By eliminating behavioral biases from the investment process, a sound quantitative strategy enables investors to make decisions that are emotionally difficult, but have the highest probability of generating superior results over the long-term. Accordingly, temporary price fluctuations and random market "noise" do not cause sub-optimal short-term deviations from a viable long-term plan. This discipline allows quantitative strategies to exploit behavioral inefficiencies, rather than contribute to them.
- Quantitative strategies can evaluate a large opportunity set:
Because investment decisions are driven by objective computer models, a vast number of securities can be monitored and evaluated on a real-time basis to efficiently identify and capitalize on the best reward/risk opportunities. This is in stark contrast to traditional strategies which are significantly constrained by the tremendous amount of time and resources required to subjectively evaluate each security on a case-by-case basis. The number of securities that can be effectively monitored in this manner is limited, and consequently many attractive opportunities are missed with regularity. This opportunity loss often outweighs the benefits of additional security-specific insights generated through such a case-by-case process.
- Quantitative strategies can identify virtually all sources of risk in a portfolio:
Effective risk management is crucial to long-term investment success. Not only is it important to understand the sources of risk in a portfolio, but also the manner in which they are compensated. Whereas investors should expect to be rewarded for exposure to systematic market, sector, and style risks, security-specific and other non-systematic risks often go uncompensated since they can be eliminated through diversification.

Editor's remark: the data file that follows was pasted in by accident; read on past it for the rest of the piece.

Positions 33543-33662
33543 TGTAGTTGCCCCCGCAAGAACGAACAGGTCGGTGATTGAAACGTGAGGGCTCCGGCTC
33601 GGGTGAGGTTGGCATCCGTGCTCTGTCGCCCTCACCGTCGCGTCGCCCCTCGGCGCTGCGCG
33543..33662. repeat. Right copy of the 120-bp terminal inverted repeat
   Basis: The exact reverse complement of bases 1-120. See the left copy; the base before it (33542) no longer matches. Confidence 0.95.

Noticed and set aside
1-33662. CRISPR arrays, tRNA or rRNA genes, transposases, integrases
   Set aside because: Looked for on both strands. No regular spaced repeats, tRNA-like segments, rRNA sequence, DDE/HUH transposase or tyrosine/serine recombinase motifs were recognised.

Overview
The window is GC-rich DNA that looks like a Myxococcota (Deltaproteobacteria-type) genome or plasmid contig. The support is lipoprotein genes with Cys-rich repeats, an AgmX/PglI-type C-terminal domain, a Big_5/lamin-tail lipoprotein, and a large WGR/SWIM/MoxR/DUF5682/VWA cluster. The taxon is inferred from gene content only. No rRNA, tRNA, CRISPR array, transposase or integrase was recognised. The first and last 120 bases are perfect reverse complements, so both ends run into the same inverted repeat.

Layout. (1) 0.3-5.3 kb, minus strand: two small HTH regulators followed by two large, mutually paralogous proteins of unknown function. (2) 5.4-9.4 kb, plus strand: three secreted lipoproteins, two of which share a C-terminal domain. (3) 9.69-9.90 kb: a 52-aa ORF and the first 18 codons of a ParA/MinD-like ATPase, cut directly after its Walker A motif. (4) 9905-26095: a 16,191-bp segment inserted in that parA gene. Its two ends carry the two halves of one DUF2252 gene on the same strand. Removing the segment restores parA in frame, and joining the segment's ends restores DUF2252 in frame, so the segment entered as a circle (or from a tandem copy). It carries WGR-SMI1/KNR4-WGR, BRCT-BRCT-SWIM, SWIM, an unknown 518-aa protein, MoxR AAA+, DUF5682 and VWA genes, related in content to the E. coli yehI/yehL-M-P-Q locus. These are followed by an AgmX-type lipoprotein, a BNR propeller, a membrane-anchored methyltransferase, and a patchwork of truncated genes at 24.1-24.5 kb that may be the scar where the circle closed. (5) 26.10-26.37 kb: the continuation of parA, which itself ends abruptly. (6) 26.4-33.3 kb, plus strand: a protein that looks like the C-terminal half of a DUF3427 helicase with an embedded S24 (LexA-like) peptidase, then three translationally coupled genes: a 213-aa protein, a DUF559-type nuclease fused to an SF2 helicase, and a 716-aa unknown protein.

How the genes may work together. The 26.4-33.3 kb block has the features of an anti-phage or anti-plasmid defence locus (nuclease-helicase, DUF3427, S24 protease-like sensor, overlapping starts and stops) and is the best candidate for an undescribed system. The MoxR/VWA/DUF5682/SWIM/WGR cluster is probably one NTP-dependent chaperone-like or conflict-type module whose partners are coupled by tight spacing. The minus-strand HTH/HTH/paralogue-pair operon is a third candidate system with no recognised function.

Comprehensive empirical research into the nature of these risks is the foundation of sound quantitative strategies. Statistical analysis can be used to separate risks that are well-rewarded from those that are not, and exposure can be managed accordingly.8 With traditional strategies the underlying risks are often unclear, and portfolios can be inadvertently exposed to many which are either unnecessary or lack adequate compensation.
- Quantitative strategies can reduce operational risks:
Investors are also subject to manager-specific operational risks that can lead to sub-par performance. These risks are notably less severe with quantitative strategies:
- Style drift: Because quantitative strategies are well-defined, consistent, and disciplined, they should not be subject to style drift.
- Management turnover: The departure of key managers at quantitative firms has little impact as the investment strategies are mechanical and not dependent on the subjective abilities of any single individual.